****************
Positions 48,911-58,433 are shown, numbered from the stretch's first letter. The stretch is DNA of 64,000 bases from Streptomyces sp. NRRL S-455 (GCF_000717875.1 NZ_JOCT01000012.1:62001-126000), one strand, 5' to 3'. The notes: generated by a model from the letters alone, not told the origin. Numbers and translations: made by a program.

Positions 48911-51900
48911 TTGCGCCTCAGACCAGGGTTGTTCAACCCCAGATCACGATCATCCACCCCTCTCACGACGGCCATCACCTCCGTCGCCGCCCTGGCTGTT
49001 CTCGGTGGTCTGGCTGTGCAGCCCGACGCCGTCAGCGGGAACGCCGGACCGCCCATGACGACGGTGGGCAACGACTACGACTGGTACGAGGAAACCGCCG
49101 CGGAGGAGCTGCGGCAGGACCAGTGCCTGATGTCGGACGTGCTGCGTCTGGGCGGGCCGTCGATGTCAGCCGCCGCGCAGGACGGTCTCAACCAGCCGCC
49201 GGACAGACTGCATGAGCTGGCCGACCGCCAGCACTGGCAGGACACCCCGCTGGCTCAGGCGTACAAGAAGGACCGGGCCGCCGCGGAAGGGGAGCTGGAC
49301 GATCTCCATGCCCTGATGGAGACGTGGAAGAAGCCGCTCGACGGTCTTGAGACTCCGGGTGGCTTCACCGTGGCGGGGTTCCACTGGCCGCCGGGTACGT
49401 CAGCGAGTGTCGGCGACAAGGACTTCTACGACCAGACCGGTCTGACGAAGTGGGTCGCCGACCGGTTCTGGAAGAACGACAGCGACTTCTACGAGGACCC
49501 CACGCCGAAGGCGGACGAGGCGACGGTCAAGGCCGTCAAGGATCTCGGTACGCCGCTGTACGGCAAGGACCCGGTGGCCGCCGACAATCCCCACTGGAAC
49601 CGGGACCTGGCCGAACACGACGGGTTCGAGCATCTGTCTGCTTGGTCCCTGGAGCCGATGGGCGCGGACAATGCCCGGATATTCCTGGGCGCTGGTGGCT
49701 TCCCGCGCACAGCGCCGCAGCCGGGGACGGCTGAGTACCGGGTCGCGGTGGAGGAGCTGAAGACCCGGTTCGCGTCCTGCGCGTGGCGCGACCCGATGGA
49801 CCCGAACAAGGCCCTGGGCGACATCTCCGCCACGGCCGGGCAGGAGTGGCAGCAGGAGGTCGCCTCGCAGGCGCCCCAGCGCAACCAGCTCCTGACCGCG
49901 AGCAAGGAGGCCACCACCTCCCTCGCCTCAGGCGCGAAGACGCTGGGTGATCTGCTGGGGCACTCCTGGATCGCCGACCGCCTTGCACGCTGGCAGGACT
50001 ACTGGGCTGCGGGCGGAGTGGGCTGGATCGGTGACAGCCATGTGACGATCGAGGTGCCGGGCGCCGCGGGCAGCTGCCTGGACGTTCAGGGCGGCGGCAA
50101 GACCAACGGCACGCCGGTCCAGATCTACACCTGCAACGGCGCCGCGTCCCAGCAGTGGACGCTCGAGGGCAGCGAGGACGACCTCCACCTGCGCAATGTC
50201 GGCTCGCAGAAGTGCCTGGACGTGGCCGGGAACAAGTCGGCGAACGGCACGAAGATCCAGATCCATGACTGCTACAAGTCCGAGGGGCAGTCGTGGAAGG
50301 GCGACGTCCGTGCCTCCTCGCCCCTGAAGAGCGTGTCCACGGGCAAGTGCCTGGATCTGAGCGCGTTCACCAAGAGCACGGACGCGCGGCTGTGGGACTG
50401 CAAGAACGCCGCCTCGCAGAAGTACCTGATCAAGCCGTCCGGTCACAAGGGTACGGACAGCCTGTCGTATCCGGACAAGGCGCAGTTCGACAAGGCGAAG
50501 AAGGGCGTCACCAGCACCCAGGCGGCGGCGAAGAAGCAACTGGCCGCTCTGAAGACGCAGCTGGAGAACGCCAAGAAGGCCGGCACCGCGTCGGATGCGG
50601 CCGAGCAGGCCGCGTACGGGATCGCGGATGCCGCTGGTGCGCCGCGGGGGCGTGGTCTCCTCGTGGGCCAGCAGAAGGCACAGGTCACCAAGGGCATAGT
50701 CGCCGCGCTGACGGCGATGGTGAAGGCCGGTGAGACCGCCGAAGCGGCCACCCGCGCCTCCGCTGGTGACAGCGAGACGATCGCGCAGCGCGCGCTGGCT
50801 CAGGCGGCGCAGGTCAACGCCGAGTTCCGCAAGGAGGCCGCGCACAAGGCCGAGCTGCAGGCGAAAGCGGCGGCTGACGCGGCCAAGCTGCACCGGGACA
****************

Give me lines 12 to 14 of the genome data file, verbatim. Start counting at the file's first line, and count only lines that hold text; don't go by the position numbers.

49801 CCCGAACAAGGCCCTGGGCGACATCTCCGCCACGGCCGGGCAGGAGTGGCAGCAGGAGGTCGCCTCGCAGGCGCCCCAGCGCAACCAGCTCCTGACCGCG
49901 AGCAAGGAGGCCACCACCTCCCTCGCCTCAGGCGCGAAGACGCTGGGTGATCTGCTGGGGCACTCCTGGATCGCCGACCGCCTTGCACGCTGGCAGGACT
50001 ACTGGGCTGCGGGCGGAGTGGGCTGGATCGGTGACAGCCATGTGACGATCGAGGTGCCGGGCGCCGCGGGCAGCTGCCTGGACGTTCAGGGCGGCGGCAA